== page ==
In the News
Is It Time for EDs to Play a Central Role in Opioid Use Disorder Treatment?
- Relias Media
During the COVID-19 pandemic, overdose deaths are surging across the country, and some experts argue now is the time to implement needed reforms in care for patients with opioid use disorder. In particular, they say it is time to fully leverage emergency departments (ED) in the quest to initiate these patients on treatment and connect them with ongoing care.
In a recently published commentary, Gail D’Onofrio, MD, professor and chair of the department of emergency medicine at the Yale School of Medicineand colleagues made a forceful case that the adverse effect of COVID-19 on people with OUD underscores the need and presents the opportunity for EDs to assume a central role in initiating these patients on treatment. She notes that patients with OUD who were initiated on Medication for Addiction Treatment (MAT) using the addiction drug buprenorphine in the ED and who were then referred to a treatment provider for ongoing care were much more likely to be engaged in treatment for their addiction after one month than patients who only received a treatment provider referral.
This is the model used by PHI’s CA Bridge program. For three years, the 24-bed ED at Marshall Medical Center in Placerville, CA, has been initiating patients on OUD treatment and then referring them to ongoing care at community clinics. Arianna Sampson, Northern California Regional Director for PHI’s CA Bridge program and a physician assistant in the Marshall ED explains that, “The reason we were an early adopter was because I looked at the evidence, and I streamlined it into what I do with every other medical problem. I saw there is a better medication for a medical problem that I treat all the time, it is more efficient … and there is decreased mortality with it.”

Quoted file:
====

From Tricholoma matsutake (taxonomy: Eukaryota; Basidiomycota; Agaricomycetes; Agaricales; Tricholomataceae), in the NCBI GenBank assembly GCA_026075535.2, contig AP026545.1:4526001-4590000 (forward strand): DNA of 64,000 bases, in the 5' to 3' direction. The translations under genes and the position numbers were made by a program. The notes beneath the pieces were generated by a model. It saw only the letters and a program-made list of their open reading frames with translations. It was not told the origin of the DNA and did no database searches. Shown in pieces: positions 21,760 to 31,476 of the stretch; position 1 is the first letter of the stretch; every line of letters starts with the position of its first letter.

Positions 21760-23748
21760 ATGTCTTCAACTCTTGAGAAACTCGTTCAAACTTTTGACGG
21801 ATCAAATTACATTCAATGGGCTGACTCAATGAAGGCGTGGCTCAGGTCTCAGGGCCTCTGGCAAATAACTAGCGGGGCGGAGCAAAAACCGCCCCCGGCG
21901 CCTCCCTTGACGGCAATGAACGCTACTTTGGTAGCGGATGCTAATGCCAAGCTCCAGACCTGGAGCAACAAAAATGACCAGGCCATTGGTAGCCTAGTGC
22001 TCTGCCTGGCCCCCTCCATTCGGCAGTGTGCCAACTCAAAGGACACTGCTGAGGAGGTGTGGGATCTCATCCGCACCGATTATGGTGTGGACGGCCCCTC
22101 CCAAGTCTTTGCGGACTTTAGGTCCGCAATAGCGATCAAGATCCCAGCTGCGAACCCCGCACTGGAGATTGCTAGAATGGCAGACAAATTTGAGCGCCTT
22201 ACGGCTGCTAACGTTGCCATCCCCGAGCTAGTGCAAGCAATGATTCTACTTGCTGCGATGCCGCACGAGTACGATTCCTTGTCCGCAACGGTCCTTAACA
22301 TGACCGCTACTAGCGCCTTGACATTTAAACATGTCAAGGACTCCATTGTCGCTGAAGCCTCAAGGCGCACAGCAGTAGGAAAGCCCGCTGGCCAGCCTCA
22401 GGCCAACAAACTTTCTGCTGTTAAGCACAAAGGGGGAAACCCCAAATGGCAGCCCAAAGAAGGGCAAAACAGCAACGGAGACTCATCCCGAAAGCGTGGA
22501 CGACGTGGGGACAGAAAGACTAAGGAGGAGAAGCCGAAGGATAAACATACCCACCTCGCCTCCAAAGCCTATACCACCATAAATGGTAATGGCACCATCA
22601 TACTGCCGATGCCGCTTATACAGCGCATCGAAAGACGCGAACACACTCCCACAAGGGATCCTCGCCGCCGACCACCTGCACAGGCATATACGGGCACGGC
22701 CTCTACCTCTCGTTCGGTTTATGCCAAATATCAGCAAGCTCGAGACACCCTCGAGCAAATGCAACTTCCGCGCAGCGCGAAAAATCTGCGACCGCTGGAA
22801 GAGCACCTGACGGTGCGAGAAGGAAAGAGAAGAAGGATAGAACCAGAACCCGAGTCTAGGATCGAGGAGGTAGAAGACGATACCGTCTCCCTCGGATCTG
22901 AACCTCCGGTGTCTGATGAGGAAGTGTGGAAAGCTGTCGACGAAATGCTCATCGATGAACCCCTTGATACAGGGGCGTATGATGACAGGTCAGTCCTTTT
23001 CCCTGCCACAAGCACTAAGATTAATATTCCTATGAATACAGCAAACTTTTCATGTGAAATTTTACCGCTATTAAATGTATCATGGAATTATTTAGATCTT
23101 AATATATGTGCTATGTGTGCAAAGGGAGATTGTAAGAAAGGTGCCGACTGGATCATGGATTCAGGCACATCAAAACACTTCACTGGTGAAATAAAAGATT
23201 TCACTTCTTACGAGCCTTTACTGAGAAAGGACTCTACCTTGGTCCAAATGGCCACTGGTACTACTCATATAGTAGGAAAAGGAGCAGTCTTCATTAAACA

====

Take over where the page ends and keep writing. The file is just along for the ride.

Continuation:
“We are happy to start patients [on treatment] 24/7 as long as [the outpatient clinic] sees them the next business day … it has been consistently successful. We have just been an open door…. I see people who I may have started on [buprenorphine] two or three years ago, and I can see how well they are doing. It is incredibly meaningful in terms of our staff, our clinicians, and decreased burnout. For me, it has been very transformative for my career.” Arianna Sampson, CA Bridge.
Sampson also notes that the COVID-19 pandemic has affected case numbers at Marshall Medical Center. “Our volume of people seeking treatment [for OUD] went down 50%,” she says, referring to the early days of the pandemic when shelter-in-place orders were in effect. “That was very striking.”
Early in the pandemic, Sampson contacted her referral sites to make sure they were continuing to accept patients and had developed telemedicine capabilities to facilitate access. “We were able to make that happen overnight with the two places we now refer to,” she says.
Considering the enhanced focus on COVID-19 and the burdens placed on frontline caregivers, is now really the time to push for reform in the way EDs manage patients with OUD? Sampson agrees with D’Onofrio: The answer is absolutely yes.
This is the perfect time to make sure we are advocating for marginalized populations and people who otherwise don’t have access to care. This is an incredible time to address this because it is the call of medicine. I see it as advocating for people who ... have historically been treated poorly, and not with the same kind of treatment that we provide to people with other medical conditions.
Arianna Sampson, CA Bridge
Click below to read the full story in Relias Media.
Originally published by Relias Media